I am developing a semantic wiki engine that builds on  Creole syntax conventions to support documents and other material relevant to the needs of transactional law.

I am impressed by the work that the WikiCreole community has accomplished -- normalizing common markup across the many wiki engines is no small feat.

However it is time I think to push into a new territory that addresses the needs of wiki applications, wiki books, wiki documents, and other upcoming uses of the paradigm.  In particular Creole 2.0 should include a standard markup providing:
* fine-grained XHTML support
* robust XSL support including pagesets
* complete support for semantic annotations & queries
* core semantic models of a wiki and its articles
* interwiki support and namespace standardizations

One other topic, as I saw elsewhere in this wiki: Is Creole a Waste of Time, i.e., Why not use HTML? My answer is a resounding no!
* Most humans loathe entering HTML, for very good reasons
* HTML evolution is throttled by certain software houses(hard evidence: XHTML 2.0) whose interest is NOT users needs but rather preserving the commercial viability of their (complex/expensive) product suites which emit XHTML 
* To be successful, the "Semantic Web" absolutely must be an evolution of current technologies -- a direct plea for RDF/A atop XHTML -- rather than a revolution featuring wholly new technologies -- a direct slap at the gathering notion of RDF triples exchange.

I suspect there's enough technos in this group willing to help surface a blueprint that establishes wikis as the essential platform for delivery of web 3.0... if there is, actually and truly, any //other// alternative for web 3.0, then I'd sure like to hear about it.

== Wiki Model ==
I think a "wiki" is a collection of articles and documents, a document itself being a collection of articles. (Incidentally I prefer "story" to "article" so as to distinguish from grammatical and other uses of "article" and it gives a clear path to tie into emerging argumentation models.)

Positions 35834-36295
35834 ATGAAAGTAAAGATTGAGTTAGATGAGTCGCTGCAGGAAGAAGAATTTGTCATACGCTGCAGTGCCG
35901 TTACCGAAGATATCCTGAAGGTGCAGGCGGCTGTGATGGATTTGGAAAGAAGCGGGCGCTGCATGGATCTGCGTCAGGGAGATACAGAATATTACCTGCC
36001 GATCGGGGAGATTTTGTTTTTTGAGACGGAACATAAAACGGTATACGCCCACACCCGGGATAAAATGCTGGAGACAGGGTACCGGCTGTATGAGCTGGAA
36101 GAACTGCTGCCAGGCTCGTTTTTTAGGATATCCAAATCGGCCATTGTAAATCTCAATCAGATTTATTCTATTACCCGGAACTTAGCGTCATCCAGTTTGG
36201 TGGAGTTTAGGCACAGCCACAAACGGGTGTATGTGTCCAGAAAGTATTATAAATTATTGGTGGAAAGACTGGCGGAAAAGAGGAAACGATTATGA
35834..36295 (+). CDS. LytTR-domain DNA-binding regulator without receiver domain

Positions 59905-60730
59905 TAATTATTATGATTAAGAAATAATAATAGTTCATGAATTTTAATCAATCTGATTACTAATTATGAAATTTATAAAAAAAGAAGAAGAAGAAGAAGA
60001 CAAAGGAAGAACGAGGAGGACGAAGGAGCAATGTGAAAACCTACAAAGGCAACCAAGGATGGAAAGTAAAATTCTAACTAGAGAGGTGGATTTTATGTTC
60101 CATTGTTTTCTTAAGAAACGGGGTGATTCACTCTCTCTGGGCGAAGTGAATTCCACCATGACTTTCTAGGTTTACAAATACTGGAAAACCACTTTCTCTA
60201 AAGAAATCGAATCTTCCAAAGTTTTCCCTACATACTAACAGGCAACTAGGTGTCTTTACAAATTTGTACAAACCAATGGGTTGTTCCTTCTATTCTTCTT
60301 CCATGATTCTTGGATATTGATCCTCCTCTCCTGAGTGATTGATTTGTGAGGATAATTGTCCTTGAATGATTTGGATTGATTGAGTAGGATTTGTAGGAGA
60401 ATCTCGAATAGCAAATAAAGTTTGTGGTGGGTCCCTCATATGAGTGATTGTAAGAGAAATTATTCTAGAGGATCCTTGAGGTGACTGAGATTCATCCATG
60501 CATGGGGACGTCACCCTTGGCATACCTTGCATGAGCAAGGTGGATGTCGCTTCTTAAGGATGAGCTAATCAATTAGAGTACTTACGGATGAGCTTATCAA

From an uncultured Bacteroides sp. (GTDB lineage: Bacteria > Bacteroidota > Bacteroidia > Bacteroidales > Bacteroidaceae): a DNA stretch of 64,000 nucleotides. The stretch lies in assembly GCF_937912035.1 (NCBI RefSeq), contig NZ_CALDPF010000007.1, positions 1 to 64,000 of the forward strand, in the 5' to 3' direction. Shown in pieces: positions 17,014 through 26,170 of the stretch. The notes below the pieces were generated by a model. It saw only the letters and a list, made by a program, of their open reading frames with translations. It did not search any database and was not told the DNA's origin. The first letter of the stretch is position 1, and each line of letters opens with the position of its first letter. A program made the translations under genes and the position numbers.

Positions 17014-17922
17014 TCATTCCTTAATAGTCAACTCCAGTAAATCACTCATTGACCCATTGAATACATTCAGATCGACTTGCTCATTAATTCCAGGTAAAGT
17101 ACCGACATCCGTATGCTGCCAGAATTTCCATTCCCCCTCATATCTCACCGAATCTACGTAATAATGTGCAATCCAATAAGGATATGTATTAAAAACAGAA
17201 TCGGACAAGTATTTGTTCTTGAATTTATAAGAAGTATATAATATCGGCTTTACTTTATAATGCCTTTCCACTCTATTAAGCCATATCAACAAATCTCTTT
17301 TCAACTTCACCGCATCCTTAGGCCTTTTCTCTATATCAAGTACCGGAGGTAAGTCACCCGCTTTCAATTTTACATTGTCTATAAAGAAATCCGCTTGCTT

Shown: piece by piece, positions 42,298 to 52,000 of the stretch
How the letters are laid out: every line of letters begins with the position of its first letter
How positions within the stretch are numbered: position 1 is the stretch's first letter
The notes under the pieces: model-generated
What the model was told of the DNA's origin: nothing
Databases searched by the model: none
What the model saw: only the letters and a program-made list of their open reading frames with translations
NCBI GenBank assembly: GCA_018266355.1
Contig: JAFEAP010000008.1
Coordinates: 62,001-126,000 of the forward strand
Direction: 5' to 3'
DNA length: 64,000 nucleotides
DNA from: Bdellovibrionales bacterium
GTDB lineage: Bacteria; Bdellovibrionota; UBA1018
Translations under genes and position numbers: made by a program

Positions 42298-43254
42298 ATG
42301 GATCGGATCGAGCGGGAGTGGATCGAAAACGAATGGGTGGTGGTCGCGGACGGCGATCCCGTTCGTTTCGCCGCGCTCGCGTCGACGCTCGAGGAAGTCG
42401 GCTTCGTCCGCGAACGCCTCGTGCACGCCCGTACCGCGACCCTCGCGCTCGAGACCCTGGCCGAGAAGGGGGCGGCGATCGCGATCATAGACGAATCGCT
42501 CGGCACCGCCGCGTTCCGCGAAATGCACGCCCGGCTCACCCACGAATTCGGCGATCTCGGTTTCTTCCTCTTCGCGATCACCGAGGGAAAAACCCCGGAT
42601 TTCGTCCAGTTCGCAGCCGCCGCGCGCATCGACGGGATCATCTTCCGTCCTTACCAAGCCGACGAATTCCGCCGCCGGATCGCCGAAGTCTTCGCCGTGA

A wiki "story" then is composed of one or more pages.  I then look to XSL for the definition of a page, which divides rendition into repeatable header/footer areas & a body area.  (In this regard, you can use "heading" or "caption" in the manner that you now seem to use for "header"). A "subpage" is another matter altogether, for its existence is functionally dependent on that of a superordinate page; a subpage often has overflow content from its superpage but it could be an earlier version of the superpage; in other words, a subpage contains material that is effectively attached to another page.

A wiki page is a container for content which, because a single story can be spread across multiple pages, means a single page may contain only //part of// a story. Page content can be of many varieties, e.g., paragraphs, tables, and lists. Many documents contain **titled and sequentially-numbered sets of paragraphs & subsections** which we both would call a "section" (as XHTML 2.0 does). 

A document is often divided into front-matter, body, and back-matter; I don't believe that a story is similarly divided. Thus the body of a page for a story within a document may be the container for content that is part of one of these three document divisions.

Some of these concepts are perhaps better represented in a 'semantic page structure' as follows:

| **legend:** | X::Y //where Y is-a X// | X:Y //where X has-a Y// | ?=zero or one\\*=zero or many \\+=one or many
wiki         : document* story*
document     : abstract? story+ division+
division     :: frontmatter | bodymatter | backmatter
division     : story+ block*
story        :: abstract
story        : page+
page         : layout* subpage* ordinal 
layout       :: header | body | footer | sidebar
layout       : caption? block* column* ordinal 
block        :: division | section | line |
                heading  | graf    | list | hr   |
                table    | preblock| bquote
block        : block* flow* ordinal 
section      : heading? graf* footnote* comment*
heading      : seq_label title
seq_label    : seq_label* sep designation
designation  : prefix? (cardinal* | letter*) suffix?
list         :: ul | ol | dl | ilist
list         : list_item
list_item    :: ordered_ | unordered_
list_item    : heading? block* flow* ordinal
ordered_     : cardinal
table        : topcaption? theader? tbody* tfooter? 
               bottomcaption? ordinal 
flow         :: link | em | strong | img | br | ...
                styled_ | annotated_ | inserted_ |
                struck_ | imported_  | calculated_ |
                footnoted_ | redacted_ | queried | ...
flow         : flow* pcdata}}}